The Patients’ Coalition for Urgent Research (CURe), a coalition of three dozen national patient non-profit organization, support the idea of federal funding of embryonic stem cell research under the guidelines set by the National Institutes of Health. This is despite the fact that there are several groups of people opposing the public funding of the research. Over 100 million Americans suffer from diseases and illnesses, which might be helped by the research. Patients and their families, as taxpayers, are expecting the government to do its best to provide the best solution there is in alleviating their medical problems. They deserve financial support, and as a corollary, the research that seeks to solve their medical problems deserves some financial support too.
The federal funding is said to achieve two important goals. First, it will be able to achieve the best or most promising research because it would allow for the participation of a broad number of scientists. Second, the research will bring forth public accountability, which may be developed through allowing the public to comment on issues raising ethical concerns (Perry, 2000). The achievement of these goals is seen as important in the advancement of the embryonic stem cell research, advancement of our understanding of the human cell development, and advancement in the treating of medical problems.
If indeed the research is beneficial and there is a public clamor for it to be financially supported, then it could be argued that the state has to listen to the clamor and provide public funding.
Synthesis: Affirmation of Unacceptability of Federal Funding
Nothing in the Anti-Thesis section of this paper indeed refute the argument that federal funding of embryonic stem cell research is untenable. It may be argued that the research is beneficial not only to patients but to the entire community of humans as well, but this argument does not lead us to the conclusion that it is the state that should provide funds for the furtherance of the research.
The important issue that has to be addressed is the capability of the funding to attain two goals, i.e. achievement of the most promising research, and public accountability. We may ask, however, whether the achievement of the most promising research is possible only through federal funding. If the answer is in the negative, then we will be lead to the idea that there are other possible sources of funds. Then, we also have to ask whether it is the state which is the best institution that should provide funds for the research. If the answer is in the negative, then federal funding is not necessary, but rather a mere superfluity.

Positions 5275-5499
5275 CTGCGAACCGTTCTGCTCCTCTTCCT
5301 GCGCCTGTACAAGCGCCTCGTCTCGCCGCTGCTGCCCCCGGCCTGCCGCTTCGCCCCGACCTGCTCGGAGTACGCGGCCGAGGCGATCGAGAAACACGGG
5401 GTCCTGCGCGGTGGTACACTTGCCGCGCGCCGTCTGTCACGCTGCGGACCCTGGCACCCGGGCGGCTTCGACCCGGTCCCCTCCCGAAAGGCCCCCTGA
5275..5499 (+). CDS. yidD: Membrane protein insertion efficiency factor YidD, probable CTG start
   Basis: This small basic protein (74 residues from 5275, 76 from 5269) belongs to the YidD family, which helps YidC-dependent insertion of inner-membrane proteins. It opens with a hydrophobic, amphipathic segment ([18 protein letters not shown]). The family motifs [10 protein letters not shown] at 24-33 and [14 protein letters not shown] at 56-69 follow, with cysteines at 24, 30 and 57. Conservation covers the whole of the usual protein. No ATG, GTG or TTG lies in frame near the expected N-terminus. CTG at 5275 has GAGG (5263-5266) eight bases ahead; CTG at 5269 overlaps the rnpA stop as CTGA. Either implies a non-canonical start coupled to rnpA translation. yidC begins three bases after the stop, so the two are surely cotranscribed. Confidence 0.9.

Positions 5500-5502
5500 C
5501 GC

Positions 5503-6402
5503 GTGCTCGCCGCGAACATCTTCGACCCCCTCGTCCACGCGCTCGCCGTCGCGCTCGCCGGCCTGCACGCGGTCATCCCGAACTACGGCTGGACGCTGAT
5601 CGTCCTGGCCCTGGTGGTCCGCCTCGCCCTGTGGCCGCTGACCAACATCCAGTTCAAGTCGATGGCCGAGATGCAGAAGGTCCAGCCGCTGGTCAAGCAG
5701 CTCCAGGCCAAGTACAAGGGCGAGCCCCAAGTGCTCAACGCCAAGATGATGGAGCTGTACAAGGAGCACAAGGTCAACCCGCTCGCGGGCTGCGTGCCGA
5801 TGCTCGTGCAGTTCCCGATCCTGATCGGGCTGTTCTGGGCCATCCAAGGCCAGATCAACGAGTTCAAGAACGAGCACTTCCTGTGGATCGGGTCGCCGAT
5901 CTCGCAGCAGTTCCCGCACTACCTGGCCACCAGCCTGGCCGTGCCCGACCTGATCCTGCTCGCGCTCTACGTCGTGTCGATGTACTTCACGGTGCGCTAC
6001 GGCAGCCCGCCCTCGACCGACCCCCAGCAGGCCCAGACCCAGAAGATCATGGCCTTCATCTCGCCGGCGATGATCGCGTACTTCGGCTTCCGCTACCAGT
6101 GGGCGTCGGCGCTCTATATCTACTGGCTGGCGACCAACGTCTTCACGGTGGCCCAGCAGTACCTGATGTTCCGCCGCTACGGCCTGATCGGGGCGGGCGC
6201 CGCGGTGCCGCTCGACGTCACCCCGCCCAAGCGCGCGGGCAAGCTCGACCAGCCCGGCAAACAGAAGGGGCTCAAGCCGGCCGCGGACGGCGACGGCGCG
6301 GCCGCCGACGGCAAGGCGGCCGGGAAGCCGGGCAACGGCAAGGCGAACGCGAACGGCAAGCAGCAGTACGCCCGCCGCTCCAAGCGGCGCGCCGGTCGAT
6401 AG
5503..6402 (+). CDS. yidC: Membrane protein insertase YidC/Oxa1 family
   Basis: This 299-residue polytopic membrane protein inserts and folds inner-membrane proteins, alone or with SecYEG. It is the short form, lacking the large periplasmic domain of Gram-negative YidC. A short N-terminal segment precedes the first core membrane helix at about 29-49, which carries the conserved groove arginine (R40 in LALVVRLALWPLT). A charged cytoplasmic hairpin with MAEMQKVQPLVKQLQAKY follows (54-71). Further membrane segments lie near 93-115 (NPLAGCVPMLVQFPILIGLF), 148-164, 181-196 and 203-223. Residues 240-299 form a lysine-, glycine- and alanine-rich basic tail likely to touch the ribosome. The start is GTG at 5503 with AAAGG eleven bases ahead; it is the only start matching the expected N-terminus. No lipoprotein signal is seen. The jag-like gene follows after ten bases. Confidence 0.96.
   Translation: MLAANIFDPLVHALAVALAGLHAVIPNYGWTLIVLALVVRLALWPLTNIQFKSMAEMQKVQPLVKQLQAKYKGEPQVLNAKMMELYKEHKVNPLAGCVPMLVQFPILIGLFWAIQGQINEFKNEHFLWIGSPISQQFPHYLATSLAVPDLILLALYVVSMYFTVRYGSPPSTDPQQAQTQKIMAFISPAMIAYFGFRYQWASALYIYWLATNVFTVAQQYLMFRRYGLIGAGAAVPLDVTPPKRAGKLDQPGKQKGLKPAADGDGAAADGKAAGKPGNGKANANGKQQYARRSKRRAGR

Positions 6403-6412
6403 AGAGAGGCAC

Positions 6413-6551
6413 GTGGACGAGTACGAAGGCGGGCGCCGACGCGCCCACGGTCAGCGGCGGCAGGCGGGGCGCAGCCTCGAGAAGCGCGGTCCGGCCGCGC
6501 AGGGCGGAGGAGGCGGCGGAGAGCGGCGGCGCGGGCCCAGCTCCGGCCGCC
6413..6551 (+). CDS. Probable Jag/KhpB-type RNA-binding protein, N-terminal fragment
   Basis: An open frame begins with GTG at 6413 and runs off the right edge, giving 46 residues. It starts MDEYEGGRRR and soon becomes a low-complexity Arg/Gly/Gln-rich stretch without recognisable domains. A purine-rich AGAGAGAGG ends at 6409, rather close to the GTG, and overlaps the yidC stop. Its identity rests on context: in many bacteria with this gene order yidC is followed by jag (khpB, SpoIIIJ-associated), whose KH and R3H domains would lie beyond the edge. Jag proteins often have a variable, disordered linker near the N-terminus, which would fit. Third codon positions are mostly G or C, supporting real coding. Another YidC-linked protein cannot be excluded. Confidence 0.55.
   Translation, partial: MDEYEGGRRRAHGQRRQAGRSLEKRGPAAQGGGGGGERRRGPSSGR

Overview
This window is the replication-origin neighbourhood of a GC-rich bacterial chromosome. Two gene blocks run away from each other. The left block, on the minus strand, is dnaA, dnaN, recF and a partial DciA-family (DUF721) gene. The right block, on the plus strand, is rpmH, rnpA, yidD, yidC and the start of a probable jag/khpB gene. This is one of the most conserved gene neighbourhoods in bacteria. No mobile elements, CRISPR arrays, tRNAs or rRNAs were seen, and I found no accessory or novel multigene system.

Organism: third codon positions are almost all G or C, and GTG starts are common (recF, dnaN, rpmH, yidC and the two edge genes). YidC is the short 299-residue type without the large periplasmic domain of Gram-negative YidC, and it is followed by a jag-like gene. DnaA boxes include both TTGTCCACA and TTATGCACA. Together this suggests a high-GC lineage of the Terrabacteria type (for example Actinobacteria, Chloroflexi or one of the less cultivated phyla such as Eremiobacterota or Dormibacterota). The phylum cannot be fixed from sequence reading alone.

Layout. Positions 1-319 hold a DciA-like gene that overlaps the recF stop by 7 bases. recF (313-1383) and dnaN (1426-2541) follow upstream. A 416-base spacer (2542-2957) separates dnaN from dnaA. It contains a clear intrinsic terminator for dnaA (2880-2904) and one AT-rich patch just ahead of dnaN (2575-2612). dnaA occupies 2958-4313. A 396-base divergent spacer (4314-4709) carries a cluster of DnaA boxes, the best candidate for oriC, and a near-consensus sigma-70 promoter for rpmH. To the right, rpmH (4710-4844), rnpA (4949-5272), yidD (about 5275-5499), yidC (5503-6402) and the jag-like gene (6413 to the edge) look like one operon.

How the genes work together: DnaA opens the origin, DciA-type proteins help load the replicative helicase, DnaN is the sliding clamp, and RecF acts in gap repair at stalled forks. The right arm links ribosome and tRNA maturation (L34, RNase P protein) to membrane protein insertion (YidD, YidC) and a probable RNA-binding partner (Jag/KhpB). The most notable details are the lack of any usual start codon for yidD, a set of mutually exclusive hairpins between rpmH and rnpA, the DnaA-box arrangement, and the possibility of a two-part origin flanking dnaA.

The alleged attainment of public accountability might be a good idea, but the federal funding would not only open the research to public scrutiny, it would also open the research to scrutiny by uninformed individuals. The scrutiny by individuals who are uninformed of the true nature of the research and ignorant of the scientific aspects of the same is not healthy as it might eventually lead to stoppage of the research. If the research is privately funded, the only time it would be stopped is when a law is passed prohibiting the same. But if it is publicly funded, the research will be assuming the risk of being stopped once the unhappy taxpayers force the government to stop the funding. It would be, therefore, more beneficial for the research to be privately funded.
Likewise, the research is not yet (and it may also be doubted whether it will ever be) ripe for federal funding. In fact, the National Institutes of Health (200) admitted that the research, though thought to offer potential cures to various devastating diseases, is still in its early stages. The experiments with human embryonic stem cells started only in 1998. Clearly then, federal funding of the research is not necessary. It does not accomplish the criterion that there should be no other way but to realize or perform such action.
There are also other methods of repairing human tissue which would not require the destruction of human embryos. There’s the adult stem cell research, which, even though argued as less beneficial than the embryonic stem cell research, has been subjected to a lot more clinical trials. At present, the adult stem cell research has yielded more treatments (UK Stem Cell Foundation). Funding the more established research, and leaving the funding of a less established research to private institutions, is more practical measure for the government.
In further examining the practicality of federal funding, let us consider the state of California, which passed Proposition 71 in 2005 providing $3 billion to fund stem cell research. Not a single cent of that budget has been spent because of lawsuits filed by those opposing the research. Meanwhile, in the state of Missouri where the furtherance of the research but not the federal funding of the same is allowed, the private laboratory Stowers Institutes for Medical Research has been doing very great research on adult stem cells, and it is predicted that it will do good in embryonic stem cell research. Because the laboratory is privately funded, there will be no bond issues, debts and interest to pay. There will likewise be no taxpayer liability (Fry-Revere, 2007).
Based on the foregoing, it is very clear that even though the embryonic stem cell research is seen as a very important scientific breakthrough, the federal funding of the same is unnecessary, unbeneficial, and impractical. The research is better left to private institutions for funding.